November 23, 2014

Shard-Query adds parallelism to queries

Preamble: On performance, workload and scalability: MySQL has always been focused on OLTP workloads. In fact, both Percona Server and MySQL 5.5.7rc have numerous performance improvements which benefit workloads that have high concurrency. Typical OLTP workloads feature numerous clients (perhaps hundreds or thousands) each reading and writing small chunks of data. The recent improvements to […]

SLC vs MLC

(cross posting from SSDPeformanceBlog.com ) All modern solid state drives use NAND memory based on SLC (single level cell) or MLC (multi level cell) technologies. Not going into physical details – SLC basically stores 1 bit of information, while MLC can do more. Most popular option for MLC is 2 bit, and there is movement […]

Scaling: Consider both Size and Load

So lets imagine you have the server handling 100.000 user accounts. You can see the CPU,IO and Network usage is below 10% of capacity – does it mean you can count on server being able to handle 1.000.000 of accounts ? Not really, and there are few reasons why, I’ll name most important of them: […]

FusionIO – time for benchmarks

I posted about FusionIO couple times RAID vs SSD vs FusionIO and Testing FusionIO: strict_sync is too strict…. The problem was that FusionIO did not provide durability or results were too bad in strict mode, so I lost interest FusionIO for couple month. But I should express respect to FusionIO team, they did not ignore […]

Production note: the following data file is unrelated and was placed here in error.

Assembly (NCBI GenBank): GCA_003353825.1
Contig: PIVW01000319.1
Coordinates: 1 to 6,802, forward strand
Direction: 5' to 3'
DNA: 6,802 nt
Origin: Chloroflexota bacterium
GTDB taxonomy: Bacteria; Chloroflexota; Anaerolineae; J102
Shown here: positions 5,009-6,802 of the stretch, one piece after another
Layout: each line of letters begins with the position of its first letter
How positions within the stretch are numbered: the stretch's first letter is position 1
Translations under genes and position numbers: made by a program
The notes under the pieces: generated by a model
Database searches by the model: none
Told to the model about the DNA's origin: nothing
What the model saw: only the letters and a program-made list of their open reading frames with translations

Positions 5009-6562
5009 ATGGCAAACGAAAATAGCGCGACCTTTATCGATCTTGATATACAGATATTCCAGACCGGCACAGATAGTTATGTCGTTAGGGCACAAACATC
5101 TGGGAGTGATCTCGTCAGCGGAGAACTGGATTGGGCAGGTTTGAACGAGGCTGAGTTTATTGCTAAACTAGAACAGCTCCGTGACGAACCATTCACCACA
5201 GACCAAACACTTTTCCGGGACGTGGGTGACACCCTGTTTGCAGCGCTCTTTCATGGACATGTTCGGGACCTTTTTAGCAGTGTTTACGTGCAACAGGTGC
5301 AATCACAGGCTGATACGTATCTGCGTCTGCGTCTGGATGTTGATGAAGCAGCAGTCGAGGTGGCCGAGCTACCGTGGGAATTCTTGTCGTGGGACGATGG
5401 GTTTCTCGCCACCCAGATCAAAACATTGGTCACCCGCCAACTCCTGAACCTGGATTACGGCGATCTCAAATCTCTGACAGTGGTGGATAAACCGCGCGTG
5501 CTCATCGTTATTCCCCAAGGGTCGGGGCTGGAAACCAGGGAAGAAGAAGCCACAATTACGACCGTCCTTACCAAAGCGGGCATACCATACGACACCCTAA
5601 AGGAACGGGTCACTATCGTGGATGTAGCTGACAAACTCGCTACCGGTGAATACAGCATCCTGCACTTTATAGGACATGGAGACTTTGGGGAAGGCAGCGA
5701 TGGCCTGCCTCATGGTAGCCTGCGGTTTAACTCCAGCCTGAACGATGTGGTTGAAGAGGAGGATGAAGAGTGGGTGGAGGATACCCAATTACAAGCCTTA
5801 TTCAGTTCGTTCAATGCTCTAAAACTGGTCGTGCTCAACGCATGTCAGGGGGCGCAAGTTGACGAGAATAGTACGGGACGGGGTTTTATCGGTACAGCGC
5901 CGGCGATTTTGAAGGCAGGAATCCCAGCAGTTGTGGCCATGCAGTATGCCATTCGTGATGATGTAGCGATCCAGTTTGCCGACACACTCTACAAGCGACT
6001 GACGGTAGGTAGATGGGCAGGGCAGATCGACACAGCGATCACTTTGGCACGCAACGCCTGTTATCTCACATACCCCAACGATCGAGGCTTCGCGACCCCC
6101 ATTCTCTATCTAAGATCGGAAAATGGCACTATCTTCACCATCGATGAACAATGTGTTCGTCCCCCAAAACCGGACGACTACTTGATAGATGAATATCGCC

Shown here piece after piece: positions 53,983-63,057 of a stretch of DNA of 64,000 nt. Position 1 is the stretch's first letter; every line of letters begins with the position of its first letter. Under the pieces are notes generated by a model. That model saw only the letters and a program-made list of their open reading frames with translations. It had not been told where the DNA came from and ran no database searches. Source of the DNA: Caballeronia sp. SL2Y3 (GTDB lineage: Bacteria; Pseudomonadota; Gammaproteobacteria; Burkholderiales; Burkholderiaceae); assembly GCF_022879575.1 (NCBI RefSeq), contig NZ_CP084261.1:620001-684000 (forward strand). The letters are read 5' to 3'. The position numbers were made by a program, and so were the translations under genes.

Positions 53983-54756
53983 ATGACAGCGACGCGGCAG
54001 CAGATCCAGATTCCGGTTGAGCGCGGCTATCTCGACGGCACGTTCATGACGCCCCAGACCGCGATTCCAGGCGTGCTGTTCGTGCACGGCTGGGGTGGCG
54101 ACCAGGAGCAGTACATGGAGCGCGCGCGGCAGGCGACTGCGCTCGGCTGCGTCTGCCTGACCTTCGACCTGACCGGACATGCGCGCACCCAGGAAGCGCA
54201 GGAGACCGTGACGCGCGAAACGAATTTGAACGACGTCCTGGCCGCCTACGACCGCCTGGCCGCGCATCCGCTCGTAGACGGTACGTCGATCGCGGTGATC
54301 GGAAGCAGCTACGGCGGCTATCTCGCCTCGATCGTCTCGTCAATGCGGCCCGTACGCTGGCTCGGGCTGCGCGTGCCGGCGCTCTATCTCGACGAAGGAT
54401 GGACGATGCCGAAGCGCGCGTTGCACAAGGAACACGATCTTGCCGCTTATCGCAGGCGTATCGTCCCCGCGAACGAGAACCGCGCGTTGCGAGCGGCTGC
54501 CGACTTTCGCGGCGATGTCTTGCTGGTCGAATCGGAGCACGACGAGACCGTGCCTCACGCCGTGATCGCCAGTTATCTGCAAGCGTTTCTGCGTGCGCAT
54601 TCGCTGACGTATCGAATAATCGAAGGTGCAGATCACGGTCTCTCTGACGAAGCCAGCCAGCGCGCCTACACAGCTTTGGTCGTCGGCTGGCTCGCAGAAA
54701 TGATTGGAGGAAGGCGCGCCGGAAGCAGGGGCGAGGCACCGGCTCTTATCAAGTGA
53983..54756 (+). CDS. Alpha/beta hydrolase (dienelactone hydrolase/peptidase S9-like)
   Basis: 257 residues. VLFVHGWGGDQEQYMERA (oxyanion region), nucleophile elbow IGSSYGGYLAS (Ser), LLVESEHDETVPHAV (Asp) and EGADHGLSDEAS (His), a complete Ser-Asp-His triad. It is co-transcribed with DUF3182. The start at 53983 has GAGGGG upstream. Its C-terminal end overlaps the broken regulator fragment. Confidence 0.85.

How many partitions can you have ?

I had an interesting case recently. The customer dealing with large MySQL data warehouse had the table which was had data merged into it with INSERT ON DUPLICATE KEY UPDATE statements. The performance was extremely slow. I turned out it is caused by hundreds of daily partitions created for this table. What is the most […]

table_cache negative scalability

Couple of months ago there was a post by FreshBooks on getting great performance improvements by lowering table_cache variable. So I decided to investigate what is really happening here. The “common sense” approach to tuning caches is to get them as large as you can if you have enough resources (such as memory). With MySQL […]

MySQL-Memcached or NOSQL Tokyo Tyrant – part 1

All to often people force themselves into using a database like MySQL with no thought into whether if its the best solution to there problem. Why?  Because their other applications use it, so why not the new application?  Over the past couple of months I have been doing a ton of work for clients who […]

Tuning for heavy writing workloads

For the my previous post, there was comment to suggest to test db_STRESS benchmark on XtraDB by Dimitri. And I tested and tuned for the benchmark. I will show you the tunings. It should be also tuning procedure for general heavy writing workloads. At first, <tuning peak performance>. The next, <tuning purge operation> to stabilize […]

Just do the math!

One of the most typical reasons for performance and scalability problems I encounter is simply failing to do the math. And these are typically bad one because it often leads to implementing architectures which are not up for job they are intended to solve. Let me start with example to make it clear. Lets say […]

When would you use SAN with MySQL ?

One question which comes up very often is when one should use SAN with MySQL, which is especially popular among people got used to Oracle or other Enterprise database systems which are quite commonly deployed on SAN. My question in such case is always what exactly are you trying to get by using SAN ?